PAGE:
So he finally did it. Bernie Sanders endorsed Hillary Clinton at 11:29 a.m. Tuesday — about four weeks, three days, two hours, and 30-odd minutes later than Clinton wanted it to be, but which history will likely record came in plenty of time to help Clinton win in November.
“I have come here to make it as clear as possible as to why I am endorsing Hillary Clinton and why she must become our next president,” Sanders thundered, about a quarter of the way into his remarks that lasted about half an hour. He went on to make a strong and plausible case, from his perspective, praising Clinton and bashing Donald Trump on everything from inequality to wages to climate change to civil rights to the Supreme Court and just about everything else under the sun.
As he spoke, Clinton stood off to the side, behind his right shoulder, doing that Hillary thing of nodding theatrically at roughly every other sentence, applauding occasionally. There were a few moments when she got that “all right, man, get on with it” look on her face. Bernie, I thought, was trying to be about as nice as Bernie can be. He might have chosen to twist the knife a couple of times, just a little, but he didn’t. Notable example: When he went on his riff about the minimum wage, he shocked me by not specifically mentioning the $15 figure, which he has pushed and Clinton has shown ambivalence on. He just settled on the vaguer “a living wage”—especially surprising considering that his people got the $15 figure into the platform.
More shockingly than that, he mentioned very early on that “Secretary Clinton goes into the convention with 389 more pledged delegates than we have.” Sanders spent the last two or even three months of the campaign carrying on about the superdelegates, misleading his supporters into thinking that Clinton was winning only because of them, while refusing to acknowledge that she was winning more pledged delegates and that it was basically mathematically impossible for him to catch her on pledged delegates from March 15 onward. So his mere use of the phrase was, to the cognoscenti, a major emotional concession.
I’d have liked to hear him speak more directly on two points. First, I’d like to have heard him say directly to the Bernie-or-bust set that they have to go out and vote for her, and why. And second, I’d like to have heard him say directly to those supporters of his who are thinking of moving to Trump that they just can’t do that, and why. But all in good time I suppose.
Sanders gave every indication that he’s going to be hitting the trail heavily for Clinton. At four or five different points, he said something like “I am going to do everything I can to make” a Clinton victory happen. And she repeatedly said things like “Senator Sanders and I are going to make sure” Americans know the stakes, suggesting that she anticipates if not more joint appearances, then at least Bernie as a regular presence out there in her behalf.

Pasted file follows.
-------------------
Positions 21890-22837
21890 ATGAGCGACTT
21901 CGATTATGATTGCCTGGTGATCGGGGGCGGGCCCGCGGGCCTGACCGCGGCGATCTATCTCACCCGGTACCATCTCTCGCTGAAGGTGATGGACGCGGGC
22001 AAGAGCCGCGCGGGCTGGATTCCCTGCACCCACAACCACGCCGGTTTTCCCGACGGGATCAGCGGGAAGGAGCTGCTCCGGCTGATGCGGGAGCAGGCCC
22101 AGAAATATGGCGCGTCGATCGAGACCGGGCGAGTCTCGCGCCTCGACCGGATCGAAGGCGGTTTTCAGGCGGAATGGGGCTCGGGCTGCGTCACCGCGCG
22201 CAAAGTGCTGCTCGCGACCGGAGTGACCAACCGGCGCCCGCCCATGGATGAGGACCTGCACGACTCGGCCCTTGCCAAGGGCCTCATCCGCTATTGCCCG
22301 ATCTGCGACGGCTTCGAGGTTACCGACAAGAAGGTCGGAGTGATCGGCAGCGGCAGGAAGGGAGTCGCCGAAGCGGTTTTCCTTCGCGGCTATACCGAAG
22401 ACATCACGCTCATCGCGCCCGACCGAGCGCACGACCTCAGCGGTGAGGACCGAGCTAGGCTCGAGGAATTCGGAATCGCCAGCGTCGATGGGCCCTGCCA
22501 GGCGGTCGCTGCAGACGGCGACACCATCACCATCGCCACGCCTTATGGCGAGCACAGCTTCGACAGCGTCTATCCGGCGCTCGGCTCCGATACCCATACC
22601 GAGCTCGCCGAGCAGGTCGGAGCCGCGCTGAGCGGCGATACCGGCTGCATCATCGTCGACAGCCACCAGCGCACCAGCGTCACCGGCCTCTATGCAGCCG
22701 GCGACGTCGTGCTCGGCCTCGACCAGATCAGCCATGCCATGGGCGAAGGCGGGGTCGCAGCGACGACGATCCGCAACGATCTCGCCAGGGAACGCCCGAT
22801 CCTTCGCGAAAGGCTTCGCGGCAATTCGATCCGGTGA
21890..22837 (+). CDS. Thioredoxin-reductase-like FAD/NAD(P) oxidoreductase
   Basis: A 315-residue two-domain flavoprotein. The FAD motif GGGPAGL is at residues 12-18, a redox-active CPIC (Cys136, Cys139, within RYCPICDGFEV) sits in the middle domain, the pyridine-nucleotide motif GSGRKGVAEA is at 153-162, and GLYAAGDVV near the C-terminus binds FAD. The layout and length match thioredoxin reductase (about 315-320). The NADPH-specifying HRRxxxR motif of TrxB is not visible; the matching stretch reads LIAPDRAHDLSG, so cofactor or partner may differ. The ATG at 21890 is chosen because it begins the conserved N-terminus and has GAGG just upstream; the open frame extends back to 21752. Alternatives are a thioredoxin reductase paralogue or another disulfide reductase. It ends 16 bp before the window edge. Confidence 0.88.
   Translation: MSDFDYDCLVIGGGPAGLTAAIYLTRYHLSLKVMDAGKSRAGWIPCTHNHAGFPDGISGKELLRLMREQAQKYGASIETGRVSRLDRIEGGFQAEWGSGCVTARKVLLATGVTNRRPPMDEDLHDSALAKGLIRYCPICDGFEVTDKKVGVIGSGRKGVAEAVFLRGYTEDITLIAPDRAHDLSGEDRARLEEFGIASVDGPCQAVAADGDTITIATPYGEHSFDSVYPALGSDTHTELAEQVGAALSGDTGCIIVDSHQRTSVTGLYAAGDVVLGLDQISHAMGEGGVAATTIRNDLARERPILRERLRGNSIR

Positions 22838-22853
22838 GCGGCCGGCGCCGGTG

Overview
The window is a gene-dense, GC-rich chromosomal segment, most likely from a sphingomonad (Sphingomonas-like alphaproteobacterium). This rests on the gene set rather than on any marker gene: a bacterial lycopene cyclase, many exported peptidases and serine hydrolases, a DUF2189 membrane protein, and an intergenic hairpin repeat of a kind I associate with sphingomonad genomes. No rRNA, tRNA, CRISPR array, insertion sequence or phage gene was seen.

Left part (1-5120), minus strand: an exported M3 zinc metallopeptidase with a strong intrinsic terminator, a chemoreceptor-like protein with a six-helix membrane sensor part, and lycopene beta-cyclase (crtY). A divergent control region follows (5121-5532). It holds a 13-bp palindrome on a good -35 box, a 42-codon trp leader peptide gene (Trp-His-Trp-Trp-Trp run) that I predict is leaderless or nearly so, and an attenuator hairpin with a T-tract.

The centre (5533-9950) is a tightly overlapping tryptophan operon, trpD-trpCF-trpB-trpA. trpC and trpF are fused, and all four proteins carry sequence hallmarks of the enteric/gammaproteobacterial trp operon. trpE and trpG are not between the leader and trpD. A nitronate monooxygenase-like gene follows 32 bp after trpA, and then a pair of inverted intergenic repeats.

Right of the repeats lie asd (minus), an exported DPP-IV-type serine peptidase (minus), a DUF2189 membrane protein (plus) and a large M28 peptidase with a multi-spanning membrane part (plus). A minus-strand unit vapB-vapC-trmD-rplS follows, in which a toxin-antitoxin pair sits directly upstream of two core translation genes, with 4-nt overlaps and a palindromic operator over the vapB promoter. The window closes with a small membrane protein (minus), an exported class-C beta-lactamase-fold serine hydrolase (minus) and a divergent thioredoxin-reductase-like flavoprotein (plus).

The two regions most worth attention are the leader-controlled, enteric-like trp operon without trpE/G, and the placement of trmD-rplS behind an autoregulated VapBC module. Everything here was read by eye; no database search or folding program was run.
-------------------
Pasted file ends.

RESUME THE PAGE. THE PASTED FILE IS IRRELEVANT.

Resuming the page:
It’s not yet clear what Sanders’s convention role will be. But based on what we saw in New Hampshire, the hatchet is pretty much buried. They didn’t look like they love each other. When he finished his remarks and she came to the podium to deliver hers, they shook hands and smiled but they didn’t really quite look directly at each other. It was that kind of awkward, non-eye-contact thing.
But they don’t have to be best buddies. They’re in a relationship now of mutually beneficial symbiosis. Clinton knows that the happier she manages to keep Bernie, the more likely she is to win in November.
Sanders knows that his best shot at taking what he’s created and turning it into tangible gains rests on a Clinton win and Democratic recapture of the Senate, where he would chair the HELP Committee, which oversees labor, education, and health. A Trump win means humiliation for Clinton, and for Sanders, it means that the Democrats in Congress would just spend the next four years playing defense, which in turn would mean the likely dissolution of his movement, especially given his age. So like the proverbial scorpion and frog, they need each other to get across the river, no stinging allowed!
First, let’s see if she gets a bounce out of this in the next few days. There’s a lot of campaign news about to break—namely two vice-presidential announcements. If this morning’s event manages to get a couple days’ attention, it should get her two to four points, I’d think.
Then, over time, Sanders can make a huge difference for her if he decides that’s what he wants to do. If she’d never done that stupid email thing, she’d be 12 to 15 points ahead, and she wouldn’t need him. But she did it, and she isn’t, and she does. She holds leads in virtually all the swing states, but they’re narrow leads. Sanders can make a difference in Pennsylvania, Michigan, New Hampshire and maybe Iowa and Ohio.
The only question that hangs over this feel-good party is whether Clinton went a little too far left in her remarks. Except for some balancing-out praise for cops, she sounded a lot like Bernie. Senator Jeff Merkley, Sanders’s only endorser among Democratic Senators, gushed on MSNBC about how progressive Hillary sounded, using new anti-TPP rhetoric, for example. And RNC chair Reince Priebus picked up on this in his statement, wryly noting this “hollow display of left-wing solidarity.”
Against John Kasich, all this may have ended up a liability. But against Trump? Well, time will tell. In the meantime, everybody sing: